Josh Dugan of the Canberra Raiders is tackled during the round one NRL match between the Canberra Raiders and the Melbourne Storm at Canberra Stadium on Saturday.

Josh Dugan of the Canberra Raiders is tackled during the round one NRL match between the Canberra Raiders and the Melbourne Storm at Canberra Stadium on Saturday. Photo: Stefan Postles

The Canberra Raiders have sent video footage to NRL referees boss Bill Harrigan, claiming the Melbourne Storm are using a new controversial tackling technique focused on grappling the head and neck of players.

Reacting to complaints from his players about alleged attacks on their necks during Saturday's match against the Storm, Canberra coach David Furner has identified six incidents which he has sent on to the NRL for advice.

Raiders captain Terry Campese made on-field complaints to the referees about the alleged holds during the 24-19 loss to the Storm.

''My concern is the players and its got to do with the head and the chin,'' Furner said.

''They're pulling the chin across with their hands. I could see they were slowing us down by using this technique.''

The Canberra Times has since learned that there is a similar grappling hold known as the chinstrap, which is intended to immobilise victims by forcing their head to one side.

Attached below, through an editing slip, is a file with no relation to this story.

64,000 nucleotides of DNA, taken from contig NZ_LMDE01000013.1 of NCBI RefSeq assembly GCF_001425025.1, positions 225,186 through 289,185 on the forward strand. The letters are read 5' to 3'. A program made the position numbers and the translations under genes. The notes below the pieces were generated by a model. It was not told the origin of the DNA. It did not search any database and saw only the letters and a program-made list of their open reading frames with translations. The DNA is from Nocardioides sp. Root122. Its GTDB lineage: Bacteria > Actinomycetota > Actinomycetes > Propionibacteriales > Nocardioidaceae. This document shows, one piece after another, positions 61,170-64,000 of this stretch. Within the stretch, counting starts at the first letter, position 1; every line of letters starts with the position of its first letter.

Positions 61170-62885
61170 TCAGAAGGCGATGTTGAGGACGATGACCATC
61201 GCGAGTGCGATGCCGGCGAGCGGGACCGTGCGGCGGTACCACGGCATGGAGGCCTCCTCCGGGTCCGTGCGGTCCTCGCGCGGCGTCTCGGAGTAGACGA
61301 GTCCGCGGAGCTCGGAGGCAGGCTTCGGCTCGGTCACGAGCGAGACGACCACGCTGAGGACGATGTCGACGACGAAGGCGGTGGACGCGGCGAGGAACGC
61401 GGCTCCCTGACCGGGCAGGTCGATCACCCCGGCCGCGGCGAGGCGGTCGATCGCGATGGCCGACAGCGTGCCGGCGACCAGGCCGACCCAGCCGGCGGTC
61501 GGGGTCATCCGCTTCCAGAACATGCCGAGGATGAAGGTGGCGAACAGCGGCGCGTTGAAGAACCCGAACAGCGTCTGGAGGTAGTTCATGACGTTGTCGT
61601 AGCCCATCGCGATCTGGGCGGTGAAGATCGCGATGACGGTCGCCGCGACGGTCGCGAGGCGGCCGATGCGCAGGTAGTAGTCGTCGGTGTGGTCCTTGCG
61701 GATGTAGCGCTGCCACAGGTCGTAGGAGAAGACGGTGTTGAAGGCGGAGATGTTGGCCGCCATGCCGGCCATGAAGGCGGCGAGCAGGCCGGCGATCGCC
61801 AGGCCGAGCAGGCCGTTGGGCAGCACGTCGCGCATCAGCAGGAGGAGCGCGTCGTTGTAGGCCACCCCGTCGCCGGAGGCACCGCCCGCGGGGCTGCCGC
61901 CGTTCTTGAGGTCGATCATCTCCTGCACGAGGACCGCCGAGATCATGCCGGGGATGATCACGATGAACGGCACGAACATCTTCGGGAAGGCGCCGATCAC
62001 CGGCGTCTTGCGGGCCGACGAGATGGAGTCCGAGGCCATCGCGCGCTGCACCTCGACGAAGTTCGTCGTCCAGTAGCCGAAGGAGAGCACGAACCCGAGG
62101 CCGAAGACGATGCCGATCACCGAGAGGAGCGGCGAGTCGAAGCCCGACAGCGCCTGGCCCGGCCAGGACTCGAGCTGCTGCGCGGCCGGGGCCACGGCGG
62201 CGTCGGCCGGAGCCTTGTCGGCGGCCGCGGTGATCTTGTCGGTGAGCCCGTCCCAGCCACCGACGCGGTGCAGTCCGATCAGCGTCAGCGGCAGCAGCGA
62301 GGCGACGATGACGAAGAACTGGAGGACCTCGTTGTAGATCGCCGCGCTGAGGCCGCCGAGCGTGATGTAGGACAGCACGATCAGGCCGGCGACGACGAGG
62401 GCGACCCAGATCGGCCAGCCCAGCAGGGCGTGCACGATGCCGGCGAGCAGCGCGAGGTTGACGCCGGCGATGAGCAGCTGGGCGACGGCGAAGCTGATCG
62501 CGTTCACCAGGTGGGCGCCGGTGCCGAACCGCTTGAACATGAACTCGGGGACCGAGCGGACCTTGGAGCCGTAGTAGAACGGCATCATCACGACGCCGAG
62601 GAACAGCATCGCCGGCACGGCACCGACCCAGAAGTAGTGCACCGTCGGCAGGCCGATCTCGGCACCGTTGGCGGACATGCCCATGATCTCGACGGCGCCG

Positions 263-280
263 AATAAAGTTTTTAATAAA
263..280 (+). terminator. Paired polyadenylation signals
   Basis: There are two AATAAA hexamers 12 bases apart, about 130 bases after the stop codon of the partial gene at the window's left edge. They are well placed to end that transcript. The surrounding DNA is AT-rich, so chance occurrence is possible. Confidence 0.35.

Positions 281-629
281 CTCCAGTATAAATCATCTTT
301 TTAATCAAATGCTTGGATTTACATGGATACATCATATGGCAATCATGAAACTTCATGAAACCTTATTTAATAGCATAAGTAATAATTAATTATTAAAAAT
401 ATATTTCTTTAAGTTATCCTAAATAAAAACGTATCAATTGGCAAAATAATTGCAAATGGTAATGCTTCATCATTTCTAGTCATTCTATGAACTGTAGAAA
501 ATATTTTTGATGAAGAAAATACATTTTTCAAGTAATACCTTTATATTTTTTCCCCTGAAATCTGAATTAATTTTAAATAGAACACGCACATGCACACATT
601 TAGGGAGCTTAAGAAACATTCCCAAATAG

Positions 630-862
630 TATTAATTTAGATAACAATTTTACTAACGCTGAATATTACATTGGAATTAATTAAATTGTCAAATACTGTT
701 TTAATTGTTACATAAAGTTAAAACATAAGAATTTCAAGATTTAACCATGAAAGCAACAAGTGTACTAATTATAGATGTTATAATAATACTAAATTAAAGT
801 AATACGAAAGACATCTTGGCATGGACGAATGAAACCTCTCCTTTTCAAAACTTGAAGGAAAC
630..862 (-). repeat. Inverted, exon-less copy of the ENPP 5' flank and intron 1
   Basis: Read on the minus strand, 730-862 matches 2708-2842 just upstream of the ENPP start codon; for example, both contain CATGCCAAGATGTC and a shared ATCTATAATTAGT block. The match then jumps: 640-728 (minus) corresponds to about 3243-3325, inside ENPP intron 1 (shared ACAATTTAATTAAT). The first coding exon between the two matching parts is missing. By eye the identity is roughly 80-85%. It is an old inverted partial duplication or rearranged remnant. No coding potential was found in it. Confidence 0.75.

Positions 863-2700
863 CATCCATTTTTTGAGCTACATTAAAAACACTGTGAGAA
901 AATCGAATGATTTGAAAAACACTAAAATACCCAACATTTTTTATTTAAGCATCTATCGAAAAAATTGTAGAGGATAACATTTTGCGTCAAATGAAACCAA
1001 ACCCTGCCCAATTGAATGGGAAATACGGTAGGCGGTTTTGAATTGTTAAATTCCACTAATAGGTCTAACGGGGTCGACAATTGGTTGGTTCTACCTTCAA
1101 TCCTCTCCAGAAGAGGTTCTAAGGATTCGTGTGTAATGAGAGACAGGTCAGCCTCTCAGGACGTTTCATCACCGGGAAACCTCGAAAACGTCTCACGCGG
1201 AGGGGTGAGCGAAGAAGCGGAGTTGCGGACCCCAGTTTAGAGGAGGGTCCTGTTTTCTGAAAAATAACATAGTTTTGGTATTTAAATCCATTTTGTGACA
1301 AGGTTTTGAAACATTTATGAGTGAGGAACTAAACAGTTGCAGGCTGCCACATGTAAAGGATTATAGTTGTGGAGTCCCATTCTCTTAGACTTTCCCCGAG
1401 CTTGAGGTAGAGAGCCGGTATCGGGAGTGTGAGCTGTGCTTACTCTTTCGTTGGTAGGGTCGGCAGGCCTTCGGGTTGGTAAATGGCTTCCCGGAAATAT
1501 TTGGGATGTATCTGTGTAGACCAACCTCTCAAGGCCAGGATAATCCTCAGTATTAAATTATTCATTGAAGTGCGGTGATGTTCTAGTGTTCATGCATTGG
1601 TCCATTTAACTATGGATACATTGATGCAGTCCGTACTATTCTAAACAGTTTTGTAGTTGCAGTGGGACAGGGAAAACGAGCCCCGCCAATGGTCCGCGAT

The accusation is sure to inflame Canberra's relationship with Storm, who have been at the centre of previous accusations over controversial tackling techniques.

It was then-Raiders coach Matt Elliott who first highlighted the Storm's alleged use of the grapple tackle, which caused a bitter feud before their 2003 finals clash. Melbourne coach Craig Bellamy is a foundation Raiders player from the club's 1982 team.

Various accusations have also been made since about the Storm and tackles such as the chicken wing (an arm lock), crusher (pinning a player's head against the tackler's chest) and rolling pin (kneeling on opponent's calves).

Furner admitted that wrestling had become a regular part of NRL tackling technique, but he said player welfare needed to be maintained.

''You're trying to find a split second on the ground where you can get your defensive line,'' Furner said. ''You're wrestling all the time, whether you've got the ball in your hands or you haven't.

''It's a tactic they [Melbourne] use. It stops your movement. You try and fight to get a quick play the ball, but it stops you moving.''

The NRL match review committee yesterday cleared Storm fullback Billy Slater of any charges for a high tackle on raiders fullback Josh Dugan. Slater had been placed on report, but Dugan had already spoken out in support of Slater.